I finally finished my longest WIP.  It is a king sized bed spread.  I deliberately don't use the word quilt, in regard to this piece, because it isn't a quilt.  This has no batting and thus is not a quilt.  I made this as a quilt as you go project so that I could do it all on my home machine.  I started with one width of fabric piece of flannel for the backing and added full width pieced strips that were between a foot and 18 inches tall.

I used a lot of Joel Dewberry Aviary II, along with some matching Kona solids and whatever other grey and yellow fabrics that struck my fancy.

The flannel backing helps to keep it from sliding off and it's generous size ensures that both Hubby and I remain covered.  

Tuesday, May 28, 2013

Craft room

One of the things that excited me most about our new house was having my own room.  The former owners had used this interior basement room as a theatre room, but I knew instantly that it would be the perfect craft room.  It is next to my kids rooms and it has a door that I can close, so I never have to clean up after myself or worry about little people playing with my stuff.

I made myself a design wall with a queen sized batting and a cheap curtain rod.  I've got one quilt that I need to show you, that would not have been possible without the design wall.  I think I need to add another curtain rod at the bottom to weight it down and help get rid the wrinkles.

I really hope I'm not going to jinx myself, but we might be done with tradesmen.  We got the stairs rebuilt, the living room painted and the plumbing worked on...multiple times.  I've lost track of the number of appointments we've had and the people who have traipsed through.

Monday, May 20, 2013


Look at me go. I'm making some pillow shams with scraps and decided to try a few different designs with the quilting.

Sunday, May 5, 2013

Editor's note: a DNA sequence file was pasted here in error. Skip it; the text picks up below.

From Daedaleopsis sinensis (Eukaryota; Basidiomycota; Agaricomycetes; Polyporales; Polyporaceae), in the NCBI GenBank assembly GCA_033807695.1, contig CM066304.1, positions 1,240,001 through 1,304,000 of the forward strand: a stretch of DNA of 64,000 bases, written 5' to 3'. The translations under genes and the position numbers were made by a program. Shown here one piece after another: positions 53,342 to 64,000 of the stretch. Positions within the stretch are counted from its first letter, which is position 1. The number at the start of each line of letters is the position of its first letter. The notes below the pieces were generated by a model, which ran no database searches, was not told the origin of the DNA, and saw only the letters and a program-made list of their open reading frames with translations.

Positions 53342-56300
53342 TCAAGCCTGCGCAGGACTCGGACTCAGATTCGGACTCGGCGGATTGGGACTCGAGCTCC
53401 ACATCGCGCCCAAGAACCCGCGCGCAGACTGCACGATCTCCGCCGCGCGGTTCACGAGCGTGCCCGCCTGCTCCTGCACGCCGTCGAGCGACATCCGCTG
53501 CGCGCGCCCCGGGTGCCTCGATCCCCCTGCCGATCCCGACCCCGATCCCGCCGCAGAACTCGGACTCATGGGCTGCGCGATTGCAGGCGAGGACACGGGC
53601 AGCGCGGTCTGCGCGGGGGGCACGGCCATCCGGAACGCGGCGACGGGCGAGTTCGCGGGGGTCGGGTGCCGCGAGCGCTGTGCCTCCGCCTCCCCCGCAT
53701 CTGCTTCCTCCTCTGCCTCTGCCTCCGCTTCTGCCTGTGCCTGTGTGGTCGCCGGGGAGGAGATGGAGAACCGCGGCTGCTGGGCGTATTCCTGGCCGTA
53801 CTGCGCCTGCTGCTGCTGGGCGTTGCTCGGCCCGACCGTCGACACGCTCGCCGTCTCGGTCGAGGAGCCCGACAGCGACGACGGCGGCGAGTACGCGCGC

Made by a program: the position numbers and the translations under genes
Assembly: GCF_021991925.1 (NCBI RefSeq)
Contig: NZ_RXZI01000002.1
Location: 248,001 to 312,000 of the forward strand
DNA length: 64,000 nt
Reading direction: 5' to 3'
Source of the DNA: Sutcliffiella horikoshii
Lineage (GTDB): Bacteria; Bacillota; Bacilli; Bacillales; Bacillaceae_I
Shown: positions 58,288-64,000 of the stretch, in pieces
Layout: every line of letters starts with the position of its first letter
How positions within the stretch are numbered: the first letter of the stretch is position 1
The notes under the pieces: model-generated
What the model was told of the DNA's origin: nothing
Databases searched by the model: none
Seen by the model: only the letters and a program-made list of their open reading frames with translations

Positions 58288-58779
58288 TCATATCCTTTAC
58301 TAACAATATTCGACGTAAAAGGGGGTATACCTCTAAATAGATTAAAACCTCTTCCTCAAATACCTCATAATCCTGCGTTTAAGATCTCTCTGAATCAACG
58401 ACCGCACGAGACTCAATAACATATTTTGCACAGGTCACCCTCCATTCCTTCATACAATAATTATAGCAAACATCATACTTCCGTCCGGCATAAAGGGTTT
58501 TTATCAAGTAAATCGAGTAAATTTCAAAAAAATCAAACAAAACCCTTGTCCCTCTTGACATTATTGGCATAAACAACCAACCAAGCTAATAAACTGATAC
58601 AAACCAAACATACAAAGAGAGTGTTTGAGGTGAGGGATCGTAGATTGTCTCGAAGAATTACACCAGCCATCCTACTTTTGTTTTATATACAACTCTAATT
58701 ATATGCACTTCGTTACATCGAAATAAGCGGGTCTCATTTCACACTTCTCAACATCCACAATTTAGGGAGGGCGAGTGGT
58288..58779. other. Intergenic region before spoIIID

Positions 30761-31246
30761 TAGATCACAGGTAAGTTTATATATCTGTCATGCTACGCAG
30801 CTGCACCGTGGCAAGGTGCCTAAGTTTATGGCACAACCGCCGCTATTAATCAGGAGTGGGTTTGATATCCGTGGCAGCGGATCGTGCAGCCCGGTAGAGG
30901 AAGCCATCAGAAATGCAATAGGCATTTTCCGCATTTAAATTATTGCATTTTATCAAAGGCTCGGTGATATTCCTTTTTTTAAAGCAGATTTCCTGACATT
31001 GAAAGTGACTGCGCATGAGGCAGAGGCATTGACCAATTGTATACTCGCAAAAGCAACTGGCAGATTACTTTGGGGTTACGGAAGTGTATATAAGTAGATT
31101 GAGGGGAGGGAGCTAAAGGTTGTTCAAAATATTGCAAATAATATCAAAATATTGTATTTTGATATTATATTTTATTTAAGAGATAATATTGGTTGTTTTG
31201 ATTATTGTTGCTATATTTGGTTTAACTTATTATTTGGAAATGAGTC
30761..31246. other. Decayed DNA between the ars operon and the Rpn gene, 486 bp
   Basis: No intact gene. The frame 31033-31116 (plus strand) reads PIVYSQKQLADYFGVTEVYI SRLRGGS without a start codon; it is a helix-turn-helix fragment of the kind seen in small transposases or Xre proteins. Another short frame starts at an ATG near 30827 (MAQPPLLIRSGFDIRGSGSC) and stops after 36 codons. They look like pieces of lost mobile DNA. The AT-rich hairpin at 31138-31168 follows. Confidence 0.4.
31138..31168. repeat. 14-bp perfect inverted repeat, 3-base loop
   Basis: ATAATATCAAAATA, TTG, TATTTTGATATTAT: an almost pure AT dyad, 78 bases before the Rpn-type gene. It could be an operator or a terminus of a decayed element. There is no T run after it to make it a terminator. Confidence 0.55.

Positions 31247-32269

Baby girl's birthday

Today is Baby Girl's 5th birthday.  I've been busy getting ready for her party, cleaning and cooking.  I ended up inviting the entire families of her friends.  It's the kind of party I like, grown ups and children all having fun together.  It's more food to make, but less work at the party since people take care of their own kids.  I made the favors, hair bows for all the girls.  We had a bit of a Hello Kitty theme going, so I used Hello Kitty ribbon along with coordinating ribbon from my stash.
 Here's the birthday girl opening presents.  I can't believe she's 5!

Sunday, April 21, 2013

Canning jars I spy

In my last post, I mentioned that I had been inspired to make heads in jars by a quilt a group of us made for a friend who was having a baby boy.  I found a picture of the front of the quilt.

This was a great quilt to make as a group.  We all used the same background, kona ash.  I requested that all the jars be 12.5 inches unfinished and that the jars not be sewn to each other.  I mixed them up and added a pit of extra to even up the rows.  The fabric for the shelves is hay stacks in charcoal from the Madrona Road line.  We all chose fun novelty fabrics for a boy.  I put the top together.  Another friend made the backing and a third quilted it.

I think this is a great option for an I-spy quilt that is a little different than the usual.